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Twitch streamers are in an uproar over Cyberpunk 2077

CD Projekt Red's Cyberpunk 2077 has landed in spectacular fashion, setting a record on Steam for the most concurrent players. While the game seems to be living up to the hype in many regards, some oversights in the DMCA-avoiding streamer mode has left some content creators vulnerable to takedown notices.

Cyberpunk 2077's special "streamer mode" was an innovative solution to a common problem for streamers that muted copyrighted music while leaving all other in-game sounds intact to keep content creators out of legal trouble with the RIAA. Any instance of copyrighted music that appears on a Twitch stream, whether it originates from the streamer playing music or from the game itself, can put streamers at risk. The consequences can range from the automatic deletion of recorded stream archives to a DMCA strike against the entire channel. Either of these, if they occur repeatedly, can even result in a ban from Twitch.

Cyberpunk 2077's official Twitter feed confirmed that specific segments of the game, particularly some during the first two braindance sequences, contained music not blocked by streamer mode. CD Projekt Red promised a fix and asked streamers to turn off all sound during that portion of the game. However, within a couple of hours, a follow-up tweet acknowledged other areas of the game that featured copyrighted music slipping past the notice of streamer mode. CD Projekt Red reaffirmed its commitment to resolving the issue, but until that time advised streamers to mute all music.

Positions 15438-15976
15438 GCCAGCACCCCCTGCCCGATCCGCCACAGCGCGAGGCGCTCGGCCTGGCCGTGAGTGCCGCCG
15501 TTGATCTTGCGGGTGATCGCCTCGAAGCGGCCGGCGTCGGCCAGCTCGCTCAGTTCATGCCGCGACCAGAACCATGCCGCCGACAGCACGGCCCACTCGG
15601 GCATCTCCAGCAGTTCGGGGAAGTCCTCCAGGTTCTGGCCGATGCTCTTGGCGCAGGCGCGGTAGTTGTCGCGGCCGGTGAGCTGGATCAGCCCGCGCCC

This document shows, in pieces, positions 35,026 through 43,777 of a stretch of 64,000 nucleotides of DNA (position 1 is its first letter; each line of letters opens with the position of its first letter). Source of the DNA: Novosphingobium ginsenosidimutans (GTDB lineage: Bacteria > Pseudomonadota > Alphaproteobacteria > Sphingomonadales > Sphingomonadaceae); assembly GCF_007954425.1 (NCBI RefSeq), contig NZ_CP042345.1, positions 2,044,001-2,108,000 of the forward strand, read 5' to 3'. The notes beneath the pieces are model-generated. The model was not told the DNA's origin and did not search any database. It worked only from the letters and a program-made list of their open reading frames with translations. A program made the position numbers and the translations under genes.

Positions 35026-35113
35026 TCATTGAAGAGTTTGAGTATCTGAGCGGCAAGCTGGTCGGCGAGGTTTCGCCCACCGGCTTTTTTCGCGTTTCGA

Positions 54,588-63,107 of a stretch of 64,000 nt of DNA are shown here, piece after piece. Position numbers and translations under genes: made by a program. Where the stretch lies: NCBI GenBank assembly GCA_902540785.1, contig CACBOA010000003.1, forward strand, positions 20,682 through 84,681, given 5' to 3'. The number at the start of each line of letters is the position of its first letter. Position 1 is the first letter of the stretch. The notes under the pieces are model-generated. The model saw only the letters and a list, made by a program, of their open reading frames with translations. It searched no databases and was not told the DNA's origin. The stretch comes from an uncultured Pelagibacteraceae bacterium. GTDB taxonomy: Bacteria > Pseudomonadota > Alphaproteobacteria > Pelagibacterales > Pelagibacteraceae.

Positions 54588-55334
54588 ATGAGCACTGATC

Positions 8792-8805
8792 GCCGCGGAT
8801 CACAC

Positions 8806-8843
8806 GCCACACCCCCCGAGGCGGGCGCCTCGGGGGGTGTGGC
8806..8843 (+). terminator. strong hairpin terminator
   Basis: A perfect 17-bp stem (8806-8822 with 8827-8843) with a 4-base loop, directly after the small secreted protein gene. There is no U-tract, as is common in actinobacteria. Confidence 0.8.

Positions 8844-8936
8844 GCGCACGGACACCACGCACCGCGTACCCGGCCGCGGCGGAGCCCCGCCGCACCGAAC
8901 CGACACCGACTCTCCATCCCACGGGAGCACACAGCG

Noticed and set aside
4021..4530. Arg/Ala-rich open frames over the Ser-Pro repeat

Previous advice to simply mute all music coming from Twitch has been met with incredulous responses from streamers, whose work is jeopardized by content included by game creators. This oversight in streamer mode has contributed another page in the story of Cyberpunk 2077's uneven rollout. While the game has received critical praise for delivering its promise of an immersive, futuristic open world, bugs and other issues have led to some lukewarm reactions from influential sources and a day zero patch for the game.

The copyrighted music playing during the braindance sequences also brings more negative attention to these particular scenes from the game. Game Informer associate editor Liana Ruppert reported suffering a grand mal seizure while playing through a braindance segment and advised any players vulnerable to epileptic incidents to avoid those portions of the game entirely.

Commenters on Twitter were quick to point out that The Witcher 3, CD Projekt Red's last high profile release, also suffered from a problematic launch. CD Projekt Red seems committed to solving any lingering issues, although fans are still upset to find Cyberpunk 2077 in this state after nearly a year of delays.